How will you vote on State Question 788?

Marijuana on display at a dispensary in California. AP, Mathew Sumner.

by Rob Howard
Political Columnist

June is the month Oklahoma can join the 30 enlightened states, including neighboring Arkansas, which have legalized medical marijuana.

Missouri may also join the group later this year; in early May, the state House overwhelmingly passed a bill legalizing legalization for medical purposes and sent it to the state Senate.

The Oklahoma election on State Question 788 will be June 26. Legalization is on the ballot because Oklahomans for Health and several groups circulated a referendum petition in 2016.

After a lot of political gamesmanship, mainly by then-Attorney General Scott Pruitt, Gov. Mary Fallin set the vote date.

The Oklahoma law will be among the most liberal in the nation. While many states outlined a limited number of conditions which would qualify for legal purchase, Oklahoma’s provides no restrictions on the patient’s medical condition.

It will be totally up to the patient and their doctor to determine whether cannabis will help their condition and to get a prescription.

Support nationally for medical pot has soared in recent years. A 2017 Quinnipiac University poll found 94 percent of respondents want it to be legal, only five percent opposed it.

Marijuana remains an illegal drug on the federal level. Showing astounding stupidity, Congress has classified pot as a Schedule 1 drug, saying it is as dangerous as heroin or LSD.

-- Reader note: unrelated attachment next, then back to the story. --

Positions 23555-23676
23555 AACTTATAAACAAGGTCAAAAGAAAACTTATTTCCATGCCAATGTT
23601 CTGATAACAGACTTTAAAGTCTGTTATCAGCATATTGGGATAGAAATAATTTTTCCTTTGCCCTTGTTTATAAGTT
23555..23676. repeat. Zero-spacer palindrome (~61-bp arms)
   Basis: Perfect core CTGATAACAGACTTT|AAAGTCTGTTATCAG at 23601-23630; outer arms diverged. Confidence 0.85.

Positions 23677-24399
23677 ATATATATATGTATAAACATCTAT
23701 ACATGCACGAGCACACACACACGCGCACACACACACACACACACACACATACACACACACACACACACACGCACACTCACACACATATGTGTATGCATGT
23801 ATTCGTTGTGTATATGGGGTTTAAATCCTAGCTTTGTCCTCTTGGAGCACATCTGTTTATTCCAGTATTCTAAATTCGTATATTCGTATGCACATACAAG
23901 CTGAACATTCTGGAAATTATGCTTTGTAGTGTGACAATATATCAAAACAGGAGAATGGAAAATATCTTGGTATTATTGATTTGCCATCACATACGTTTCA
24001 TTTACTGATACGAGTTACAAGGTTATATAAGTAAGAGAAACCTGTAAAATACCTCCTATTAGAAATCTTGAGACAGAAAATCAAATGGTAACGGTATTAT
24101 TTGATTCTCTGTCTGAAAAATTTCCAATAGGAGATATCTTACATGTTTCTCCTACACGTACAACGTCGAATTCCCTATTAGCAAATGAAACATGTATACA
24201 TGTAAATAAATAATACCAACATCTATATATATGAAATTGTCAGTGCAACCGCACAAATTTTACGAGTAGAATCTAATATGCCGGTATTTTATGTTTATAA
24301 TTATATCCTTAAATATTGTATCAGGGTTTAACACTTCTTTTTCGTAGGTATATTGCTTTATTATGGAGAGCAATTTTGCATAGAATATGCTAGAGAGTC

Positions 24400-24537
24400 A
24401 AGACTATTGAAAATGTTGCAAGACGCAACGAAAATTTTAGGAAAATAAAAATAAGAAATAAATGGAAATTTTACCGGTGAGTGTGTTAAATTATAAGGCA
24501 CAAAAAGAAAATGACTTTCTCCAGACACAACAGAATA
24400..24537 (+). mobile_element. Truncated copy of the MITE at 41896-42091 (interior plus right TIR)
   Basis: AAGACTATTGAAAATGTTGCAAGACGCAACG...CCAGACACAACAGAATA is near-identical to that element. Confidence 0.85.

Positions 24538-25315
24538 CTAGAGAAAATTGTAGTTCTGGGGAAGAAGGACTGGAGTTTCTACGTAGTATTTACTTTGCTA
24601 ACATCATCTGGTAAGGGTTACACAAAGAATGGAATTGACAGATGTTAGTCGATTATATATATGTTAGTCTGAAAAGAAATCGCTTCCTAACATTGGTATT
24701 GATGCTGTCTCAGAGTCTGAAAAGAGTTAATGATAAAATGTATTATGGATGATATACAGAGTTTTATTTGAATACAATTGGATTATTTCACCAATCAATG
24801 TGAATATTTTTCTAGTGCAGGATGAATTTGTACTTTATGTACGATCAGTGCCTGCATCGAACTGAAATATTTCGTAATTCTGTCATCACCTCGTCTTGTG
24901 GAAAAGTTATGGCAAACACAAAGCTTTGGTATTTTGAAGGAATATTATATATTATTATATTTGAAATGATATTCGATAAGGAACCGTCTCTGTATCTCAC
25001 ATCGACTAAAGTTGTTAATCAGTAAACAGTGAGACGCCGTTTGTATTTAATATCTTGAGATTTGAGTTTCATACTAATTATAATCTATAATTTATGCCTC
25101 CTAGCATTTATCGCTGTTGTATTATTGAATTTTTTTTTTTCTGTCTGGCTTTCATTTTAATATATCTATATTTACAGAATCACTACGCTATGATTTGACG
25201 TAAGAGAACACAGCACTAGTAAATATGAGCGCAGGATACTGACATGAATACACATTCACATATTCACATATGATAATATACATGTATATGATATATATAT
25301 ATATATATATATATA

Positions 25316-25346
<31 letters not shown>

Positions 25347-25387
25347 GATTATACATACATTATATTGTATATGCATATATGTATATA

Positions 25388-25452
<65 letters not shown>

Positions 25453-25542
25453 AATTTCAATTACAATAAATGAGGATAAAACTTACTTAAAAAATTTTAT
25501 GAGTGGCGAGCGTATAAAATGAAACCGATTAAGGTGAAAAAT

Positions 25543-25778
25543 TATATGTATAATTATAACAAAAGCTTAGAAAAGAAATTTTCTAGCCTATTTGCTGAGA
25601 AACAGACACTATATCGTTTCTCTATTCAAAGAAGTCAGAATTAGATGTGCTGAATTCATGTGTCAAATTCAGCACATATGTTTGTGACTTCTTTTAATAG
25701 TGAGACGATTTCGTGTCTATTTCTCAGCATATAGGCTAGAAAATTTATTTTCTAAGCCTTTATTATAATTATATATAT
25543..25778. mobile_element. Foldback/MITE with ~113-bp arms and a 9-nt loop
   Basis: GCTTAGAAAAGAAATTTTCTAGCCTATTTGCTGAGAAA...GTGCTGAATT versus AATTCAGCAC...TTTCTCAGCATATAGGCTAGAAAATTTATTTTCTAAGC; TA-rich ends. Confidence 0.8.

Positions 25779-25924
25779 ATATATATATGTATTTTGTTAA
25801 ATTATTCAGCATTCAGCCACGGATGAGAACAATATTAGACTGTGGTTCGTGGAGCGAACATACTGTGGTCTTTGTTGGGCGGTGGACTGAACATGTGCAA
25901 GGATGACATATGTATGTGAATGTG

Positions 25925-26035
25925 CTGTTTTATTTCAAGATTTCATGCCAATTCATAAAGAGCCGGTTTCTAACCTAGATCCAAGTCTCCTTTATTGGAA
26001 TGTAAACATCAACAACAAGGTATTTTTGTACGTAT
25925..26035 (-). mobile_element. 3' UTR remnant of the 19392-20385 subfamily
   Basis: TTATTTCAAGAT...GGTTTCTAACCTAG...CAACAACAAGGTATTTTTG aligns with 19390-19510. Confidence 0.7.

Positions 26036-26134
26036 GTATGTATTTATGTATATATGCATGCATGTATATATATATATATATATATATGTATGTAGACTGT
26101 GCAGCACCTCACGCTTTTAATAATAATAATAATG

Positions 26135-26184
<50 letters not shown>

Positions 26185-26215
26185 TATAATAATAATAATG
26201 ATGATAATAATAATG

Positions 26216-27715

Under President Obama, the federal government left states which legalized pot for medical or recreational use alone. Trump’s Attorney General Jeff Sessions has reversed that practice and pledged a campaign against the use of marijuana for any purpose.

Despite that, there has been a swing in support in medicine and politics. As an example, in 2017, Dr. Sanjay Gupta, who is both a celebrated brain surgeon and CNN’s Chief Medical Correspondent, reversed his previous stand against medical marijuana.

In a blockbuster hour-long special, he explained his new support for the drug and gave compelling vignettes supporting the use of the drug.

Perhaps the most moving was the case of a toddler who was having 300 seizures a week. Medical marijuana reduced her seizures to two or three per month.

Dr. Gupta also criticized Congress for the drug’s classification. He said in the special he had earlier believed lawmakers “must have quality reasoning as to why marijuana is in the category of the most dangerous drugs which have ‘no accepted medicinal use and a high potential for abuse.’

“They didn’t have the science to support that claim, and I now know when it comes to marijuana neither of those things are true,” he continued.

“It doesn’t have a high potential for abuse, and there are very legitimate medical applications. In fact, sometimes marijuana is the only thing that works.”

Opponents continue to believe marijuana is dangerous but cannot point to any deaths from its use. Contrast that with deaths from opioid-drug overdoses. The federal department of Health and Human Services reports that number stands at a shocking 116 people a day. That’s over 40,000 deaths a year.

The National Institute of Health estimates there are 88,000 deaths a year from alcohol-related causes.

Tobacco, a legal substance, claims more than 480,000 people a year. And marijuana, with no known deaths, remains on the most dangerous drug list.

I urge you to vote yes on Oklahoma State Question 788 on June 26. It’s time Oklahoma joined the 21st century!

The Gayly and staff do not necessarily agree with the opinions expressed by this columnist.

The Gayly. June 11, 2018. 10:09 a.m. CST.